Sorry Day is held each year on 26 May to remember and acknowledge the Stolen Generations.
Dr Alison Atkinson-Phillips is a member of the Bringing Them Home Committee, supported by the Uniting Church WA. She is also the author of ‘Survivor Memorials: Remembering trauma and loss in contemporary Australia’, and worked as Media and Communications Manager at the Uniting Church Centre from 2005 to 2012. She reflects on what Sorry Day means to her.
The Christian year is punctuated by special days when we are asked to pause and reflect on where we are in life, and on our relationship with God. Secular life, too, has some of those moments,and for me, as a Wadjella living on Wadjuk Nyungar boodjar, one of the most important of those is Sorry Day, 26 May. It is a day to tell the truth about the past and present impacts that settler colonialism has had on the first peoples of this land. It is a day to listen to their stories, and to re-commit to working with them for justice.
Sorry Day has been held at Wellington Square in East Perth since 2005, and when I was working at the Uniting Church Centre, it was really easy to pop down to take photos of the events, and to take advantage of the sausage sizzle (or some years kangaroo stew) for my lunchbreak. But that site wasn’t chosen for my convenience – its significance for Aboriginal people dates back before colonisation, when it was part of a wetland chain that ran through the area we now think of as Perth. The significance of this system is commemorated in Toogar Morrison’s ‘Illa Kuri’ artwork in East Perth.
In the 19th century, many of these wetland areas were drained for development, and Wellington Square became a recreation area, and continued to be used by Wadjuk people in its changed form. From the 1920s to the 1950s, Wellington Square was incorporated into the ‘prohibited area’, which banned Aboriginal people from central Perth, and it is probably as a combination of these two histories that many services for Aboriginal people are located nearby in East Perth.
In 2006, Bringing Them Home WA got permission from the City of Perth to install the original Sorry Pole – literally a simple metal pole stuck in the earth on the edge of the square. From that year onwards, a smoking ceremony and walking around the Sorry Pole were incorporated into the ritual of Sorry Day. This ceremony will mean different things to different people; for me it is a way of acknowledging the pain and suffering of the Stolen Generations in particular, and remembering those who have passed during the year.
The surroundings of East Perth remind me both about the individual tragedy of lives lost and families torn apart, and also about the layering of colonial violence on the earth, on culture, on people. Sorry Day, 26 May, will be both different and the same this year. It will be the same, because so many of the 54 recommendations of the 1997 Bringing Them Home report remain unfulfilled. It will be the same because the need for truth and justice and reconciliation remains as strong as it was 24 years ago.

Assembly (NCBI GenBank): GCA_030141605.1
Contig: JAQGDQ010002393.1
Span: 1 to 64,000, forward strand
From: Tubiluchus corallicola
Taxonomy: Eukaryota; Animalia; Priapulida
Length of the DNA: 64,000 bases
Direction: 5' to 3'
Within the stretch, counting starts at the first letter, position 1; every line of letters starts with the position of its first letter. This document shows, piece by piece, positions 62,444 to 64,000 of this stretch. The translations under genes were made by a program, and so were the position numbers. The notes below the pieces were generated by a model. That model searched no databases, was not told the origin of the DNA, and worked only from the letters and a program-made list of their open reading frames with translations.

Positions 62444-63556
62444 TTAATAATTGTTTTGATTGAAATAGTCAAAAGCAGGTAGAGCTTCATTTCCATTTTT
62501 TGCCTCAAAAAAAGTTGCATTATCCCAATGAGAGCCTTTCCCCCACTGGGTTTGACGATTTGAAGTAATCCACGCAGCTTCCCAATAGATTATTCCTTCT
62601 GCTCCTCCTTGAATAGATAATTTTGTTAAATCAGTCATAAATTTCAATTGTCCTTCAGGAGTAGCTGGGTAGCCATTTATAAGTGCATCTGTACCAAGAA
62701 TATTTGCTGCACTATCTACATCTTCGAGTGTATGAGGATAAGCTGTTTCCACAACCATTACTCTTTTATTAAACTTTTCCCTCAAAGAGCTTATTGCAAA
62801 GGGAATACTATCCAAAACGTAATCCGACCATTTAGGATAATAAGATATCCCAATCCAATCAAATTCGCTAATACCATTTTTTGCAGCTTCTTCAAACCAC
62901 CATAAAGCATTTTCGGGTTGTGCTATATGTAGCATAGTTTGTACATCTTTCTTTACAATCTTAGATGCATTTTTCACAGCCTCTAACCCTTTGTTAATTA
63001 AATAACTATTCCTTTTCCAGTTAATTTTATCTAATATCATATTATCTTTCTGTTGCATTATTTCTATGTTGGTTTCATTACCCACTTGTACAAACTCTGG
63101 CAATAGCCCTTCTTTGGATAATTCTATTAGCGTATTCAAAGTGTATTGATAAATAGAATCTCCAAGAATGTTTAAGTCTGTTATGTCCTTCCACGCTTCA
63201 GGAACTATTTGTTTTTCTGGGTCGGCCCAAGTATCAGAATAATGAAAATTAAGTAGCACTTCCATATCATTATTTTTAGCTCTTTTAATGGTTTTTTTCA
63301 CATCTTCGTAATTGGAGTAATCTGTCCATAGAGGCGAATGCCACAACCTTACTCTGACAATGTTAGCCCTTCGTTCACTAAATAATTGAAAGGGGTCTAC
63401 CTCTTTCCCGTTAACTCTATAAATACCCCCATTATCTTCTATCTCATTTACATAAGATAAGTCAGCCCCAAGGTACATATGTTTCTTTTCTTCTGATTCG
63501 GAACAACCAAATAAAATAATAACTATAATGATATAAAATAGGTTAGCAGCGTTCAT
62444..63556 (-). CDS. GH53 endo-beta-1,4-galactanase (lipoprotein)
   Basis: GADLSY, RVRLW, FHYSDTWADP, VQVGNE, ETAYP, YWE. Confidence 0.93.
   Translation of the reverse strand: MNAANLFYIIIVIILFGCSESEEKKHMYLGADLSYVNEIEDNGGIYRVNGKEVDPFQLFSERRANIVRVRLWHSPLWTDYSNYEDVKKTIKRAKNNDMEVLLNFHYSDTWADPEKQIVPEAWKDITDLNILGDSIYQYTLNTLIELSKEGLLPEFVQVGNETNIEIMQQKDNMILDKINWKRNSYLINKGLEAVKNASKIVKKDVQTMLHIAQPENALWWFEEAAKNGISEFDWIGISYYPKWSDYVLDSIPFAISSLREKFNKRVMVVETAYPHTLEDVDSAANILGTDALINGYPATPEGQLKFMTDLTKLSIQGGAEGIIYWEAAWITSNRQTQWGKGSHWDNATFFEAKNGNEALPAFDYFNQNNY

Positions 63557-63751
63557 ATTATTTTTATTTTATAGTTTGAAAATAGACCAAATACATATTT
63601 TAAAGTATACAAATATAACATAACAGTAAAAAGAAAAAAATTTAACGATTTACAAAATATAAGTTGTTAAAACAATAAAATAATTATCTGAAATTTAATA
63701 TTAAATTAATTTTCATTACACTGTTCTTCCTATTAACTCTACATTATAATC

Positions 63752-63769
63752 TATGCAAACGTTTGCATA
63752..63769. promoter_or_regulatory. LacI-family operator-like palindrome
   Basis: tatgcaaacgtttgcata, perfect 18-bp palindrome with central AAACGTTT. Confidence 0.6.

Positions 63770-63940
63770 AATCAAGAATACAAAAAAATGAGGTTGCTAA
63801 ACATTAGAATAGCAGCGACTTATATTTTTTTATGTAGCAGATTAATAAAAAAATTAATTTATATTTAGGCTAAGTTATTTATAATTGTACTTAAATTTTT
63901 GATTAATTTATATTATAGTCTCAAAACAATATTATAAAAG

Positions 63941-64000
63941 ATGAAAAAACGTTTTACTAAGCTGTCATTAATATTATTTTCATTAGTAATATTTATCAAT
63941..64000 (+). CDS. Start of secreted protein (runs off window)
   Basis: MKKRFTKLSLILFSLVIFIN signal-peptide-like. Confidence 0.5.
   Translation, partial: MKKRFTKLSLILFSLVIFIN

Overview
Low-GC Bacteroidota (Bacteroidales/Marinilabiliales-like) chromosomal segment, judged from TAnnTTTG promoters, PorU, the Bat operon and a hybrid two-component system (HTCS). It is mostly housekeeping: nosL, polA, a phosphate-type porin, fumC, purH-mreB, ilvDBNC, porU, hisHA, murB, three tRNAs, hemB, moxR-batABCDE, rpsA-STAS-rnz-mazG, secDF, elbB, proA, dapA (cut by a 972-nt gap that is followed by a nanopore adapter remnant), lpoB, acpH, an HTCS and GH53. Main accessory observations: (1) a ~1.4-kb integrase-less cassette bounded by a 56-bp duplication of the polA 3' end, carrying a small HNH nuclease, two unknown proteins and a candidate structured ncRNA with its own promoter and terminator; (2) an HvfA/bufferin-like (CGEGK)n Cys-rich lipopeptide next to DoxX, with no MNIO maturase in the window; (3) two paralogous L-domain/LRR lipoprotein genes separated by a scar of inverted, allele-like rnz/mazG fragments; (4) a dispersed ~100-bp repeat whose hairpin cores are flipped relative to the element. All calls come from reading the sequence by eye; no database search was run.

What will be different, is that we will see the dedication of a formal memorial space, something Stolen Generations survivors and their families have long been advocating for. In fact, it was conversations about the need for a memorial that started me off thinking about survivor memorials, and ultimately led me to start the research that led me out of working for the Uniting Church and into life as a public historian.
What makes this memorial different from almost every other survivor memorial in Australia, is that it will be created by a Stolen Generations survivor herself, artist Sandra Hill. She has taken on the difficult task of creating a space where survivors can publicly mourn their loss, and where the truth of the past can be acknowledged. We all owe her a great debt.
Sometimes people talk about memorials as ‘healing’, but there is a real danger when we use that word; we have an image of a wound closing. The problem is that an act of genocide is not like a paper cut. Separating children from their families and culture has lasting impacts, and it is naïve (at best) to think that a memorial can repair that damage. It is even more important to remember that when the people of Perth recently voted in a Mayor whose policies on removing homeless people from the CBD aren’t all that different from the ‘prohibited area’ policies of last century.
The ‘tag line’ of Bringing Them Home WA is ‘Western Australians for truth, healing, justice and reconciliation’. For myself, on 26 May I will re-commit myself to working for truth and justice. I leave it to my Aboriginal sisters and brothers to decide what healing and reconciliation looks like for them.
Bringing Them Home WA (BTH) and the WA Stolen Generations Aboriginal Corporation (WASGAC) would normally host a major commemorative event at Wellington Square, but due to ongoing COVID-19 restrictions, they have developed an online “event” in partnership with Curtin University. This “online event”, which features interviews with Stolen Generations Survivors and related documentaries from Curtin’s Noongar Dandjoo television program, is available here.